The month of January is recognized as National Glaucoma Awareness Month. Currently, more than 3 million people in the United States have been diagnosed with glaucoma. Furthermore, The National Eye Institute projects that this number will increase to 4.2 million by 2030. Glaucoma is sometimes referred to as “the sneak thief of sight” since there are no symptoms and once vision is lost, it’s permanent. Therefore, the purpose of National Glaucoma Awareness Month is to spread awareness about glaucoma.
According to the Glaucoma Foundation, glaucoma is a group of eye diseases where pressure is increased within the eye which is caused by a backup of fluid in the eye and eventually leads to vision loss. Vision loss is caused by damage to the optic nerve. This nerve acts like an electric cable with over a million wires and it is responsible for carrying images from the eye to the brain. Currently, there is no cure for glaucoma, but surgery and medication delay the vision loss that results from glaucoma. There are two types of glaucoma. The first type of glaucoma is open-angle glaucoma which is the most common form of glaucoma and accounts for 90% of all glaucoma cases. “Open-angle” means that the angle where the iris meets the cornea is as wide and open as it should be. The second type of glaucoma is called angle-closure glaucoma which is a less common form of glaucoma. Angle-closure glaucoma is a result of the angle between the iris and cornea closing.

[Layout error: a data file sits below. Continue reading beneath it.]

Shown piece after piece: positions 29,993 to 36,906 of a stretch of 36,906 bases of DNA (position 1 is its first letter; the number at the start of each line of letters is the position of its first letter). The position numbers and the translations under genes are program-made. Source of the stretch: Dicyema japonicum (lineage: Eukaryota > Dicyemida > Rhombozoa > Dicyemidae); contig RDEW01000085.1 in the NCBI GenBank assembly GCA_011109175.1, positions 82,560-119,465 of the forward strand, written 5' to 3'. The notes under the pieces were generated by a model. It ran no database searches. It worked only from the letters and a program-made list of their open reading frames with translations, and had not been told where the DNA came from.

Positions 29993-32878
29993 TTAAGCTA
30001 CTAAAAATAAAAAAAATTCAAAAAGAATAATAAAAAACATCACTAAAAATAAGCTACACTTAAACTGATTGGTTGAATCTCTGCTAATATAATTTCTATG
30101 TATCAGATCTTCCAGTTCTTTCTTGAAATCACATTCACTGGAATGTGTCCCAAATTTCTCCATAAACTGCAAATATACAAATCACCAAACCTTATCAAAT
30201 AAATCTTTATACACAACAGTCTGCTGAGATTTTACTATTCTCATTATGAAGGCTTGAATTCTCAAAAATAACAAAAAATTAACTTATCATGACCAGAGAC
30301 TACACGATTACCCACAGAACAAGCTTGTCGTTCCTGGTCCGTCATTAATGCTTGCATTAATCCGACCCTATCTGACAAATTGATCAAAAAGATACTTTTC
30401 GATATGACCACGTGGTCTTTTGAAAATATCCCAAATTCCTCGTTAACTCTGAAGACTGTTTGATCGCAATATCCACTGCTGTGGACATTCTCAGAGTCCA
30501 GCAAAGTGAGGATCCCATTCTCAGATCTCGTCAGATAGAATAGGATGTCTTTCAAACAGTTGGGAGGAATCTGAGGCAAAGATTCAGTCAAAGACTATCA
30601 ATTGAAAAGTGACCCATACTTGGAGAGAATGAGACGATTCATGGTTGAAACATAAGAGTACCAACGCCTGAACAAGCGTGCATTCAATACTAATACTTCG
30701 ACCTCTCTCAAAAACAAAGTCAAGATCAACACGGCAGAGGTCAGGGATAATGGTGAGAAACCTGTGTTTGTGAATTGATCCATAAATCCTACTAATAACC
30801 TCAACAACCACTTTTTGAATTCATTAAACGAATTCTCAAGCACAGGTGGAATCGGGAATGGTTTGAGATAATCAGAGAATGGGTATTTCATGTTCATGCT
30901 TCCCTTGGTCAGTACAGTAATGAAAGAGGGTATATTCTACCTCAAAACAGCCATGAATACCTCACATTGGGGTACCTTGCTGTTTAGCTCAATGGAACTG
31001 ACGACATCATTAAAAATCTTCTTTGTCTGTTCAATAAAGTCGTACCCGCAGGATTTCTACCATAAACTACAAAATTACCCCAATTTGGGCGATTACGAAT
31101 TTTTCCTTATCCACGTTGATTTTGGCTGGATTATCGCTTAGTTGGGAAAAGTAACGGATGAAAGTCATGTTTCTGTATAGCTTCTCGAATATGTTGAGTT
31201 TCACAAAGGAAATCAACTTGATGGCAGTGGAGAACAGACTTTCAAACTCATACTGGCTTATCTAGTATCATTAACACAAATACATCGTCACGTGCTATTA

Even though there are no symptoms for glaucoma, there are some risk factors. A few of these risk factors are family history, people with diabetes, those who are over 60, and people who are severely nearsighted. The only way to be diagnosed with glaucoma is to get a comprehensive dilated eye exam. An early diagnosis will help prevent further vision loss which could result from glaucoma.
If you have questions regarding any of the information mentioned in this week’s article, please do not hesitate to call my Capitol or District Office. Please always feel free to contact my office if you have any questions or issues regarding a Texas state agency, or if you would like to contact my office regarding constituent services. As always, my offices are available at any time to assist with questions, concerns, or comments (Capitol Office, 512-463-0672; District Office, 361-949-4603).
– State Representative Todd Hunter, District 32
Rep. Hunter represents Aransas County and Nueces County (Part). He can be contacted at email@example.com or at 512-463-0672.